The PiAnywhere module communicates between a RaspberryPi and a SIMCOM chip in order to execute commands such as texting, GPS location and calling a device. Currently, the devices communicate via USB connection. For the sake of flexibility, we were tasked with creating an alternative method for allowing the devices to communicate – via UART.
To begin our task, we were given 2 discovery boards – simple boards with a few features such as output LEDs, input buttons, and most importantly – UART ports. We started by simply reading and writing to pins – toggling LEDs with button presses through simple functions, pre-scripted by CubeMX. Once we had a basic understanding of PIN manipulation on the boards, we began to test UART. To test UART, two devices had to be connected to the PC and to eachother via the PINs used for UART connection. We instantly ran into an issue when attempting to compile any code at all – the debugger was confused by the presence of two programmable devices. We realised that only one can be connected to the PC at a time – making it a much more tedious process to run a debug test. Through simple commands, we were able to turn on the blue LED on one device when the button on the other was pressed – something. We then relayed it and sent it back to the Pi from the discovery board.
Our next task was more complicated, and involved sending a string between the devices.We began by preparing an array of characters and simply sending it as we did with the button pin. However, after sending it to the other board and having a string comparison ran, the string received did not match what we had sent. We came to the (incorrect) conclusion that the buffer was only 1 character long, and so the string must be sent one character at a time. We wrote a heavily convoluted system:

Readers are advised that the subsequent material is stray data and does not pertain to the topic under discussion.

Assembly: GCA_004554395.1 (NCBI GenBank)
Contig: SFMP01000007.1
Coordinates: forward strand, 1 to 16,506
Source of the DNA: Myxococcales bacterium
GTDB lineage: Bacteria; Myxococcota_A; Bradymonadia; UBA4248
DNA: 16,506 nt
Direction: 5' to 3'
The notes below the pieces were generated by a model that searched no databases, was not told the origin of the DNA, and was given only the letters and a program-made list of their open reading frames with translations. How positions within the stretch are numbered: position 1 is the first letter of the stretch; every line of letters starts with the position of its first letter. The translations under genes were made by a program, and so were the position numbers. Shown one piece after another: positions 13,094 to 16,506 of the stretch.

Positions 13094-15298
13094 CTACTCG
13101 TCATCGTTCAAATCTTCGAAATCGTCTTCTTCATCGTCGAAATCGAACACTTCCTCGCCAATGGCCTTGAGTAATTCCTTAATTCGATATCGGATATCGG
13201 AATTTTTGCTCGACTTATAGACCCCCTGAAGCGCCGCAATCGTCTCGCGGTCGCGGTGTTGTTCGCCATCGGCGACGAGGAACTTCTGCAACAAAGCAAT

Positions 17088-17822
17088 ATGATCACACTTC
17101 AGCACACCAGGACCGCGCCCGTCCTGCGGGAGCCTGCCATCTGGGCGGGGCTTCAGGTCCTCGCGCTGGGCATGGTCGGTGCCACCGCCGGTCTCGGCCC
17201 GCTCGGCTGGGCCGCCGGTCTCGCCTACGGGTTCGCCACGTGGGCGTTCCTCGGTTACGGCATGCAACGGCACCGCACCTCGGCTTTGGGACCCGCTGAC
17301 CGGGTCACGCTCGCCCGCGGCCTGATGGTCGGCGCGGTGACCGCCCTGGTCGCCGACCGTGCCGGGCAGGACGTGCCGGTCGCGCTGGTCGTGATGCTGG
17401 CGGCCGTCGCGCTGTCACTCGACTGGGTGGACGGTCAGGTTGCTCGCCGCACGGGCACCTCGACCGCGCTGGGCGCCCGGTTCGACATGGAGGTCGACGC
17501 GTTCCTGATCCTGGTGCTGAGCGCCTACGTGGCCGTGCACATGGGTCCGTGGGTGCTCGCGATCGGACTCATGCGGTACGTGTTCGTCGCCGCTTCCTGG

1) the “receiver” would send an integer representing the location in the string of the character it wanted
2) the “sender” would receive this character, look in the string array and send the relevant character back over the buffer
3) the “receiver” would wait until it receives this character, slots it into an array, then increments the integer it requests and starts the cycle again.
Whilst overcomplicated, and leaving a lot of space for data to be lost in communication, our fun and convoluted system worked. The two discovery boards could finally greet eachother with a kind “hello”.
Next, we will be tackling talking between a discovery board and a Raspberry Pi.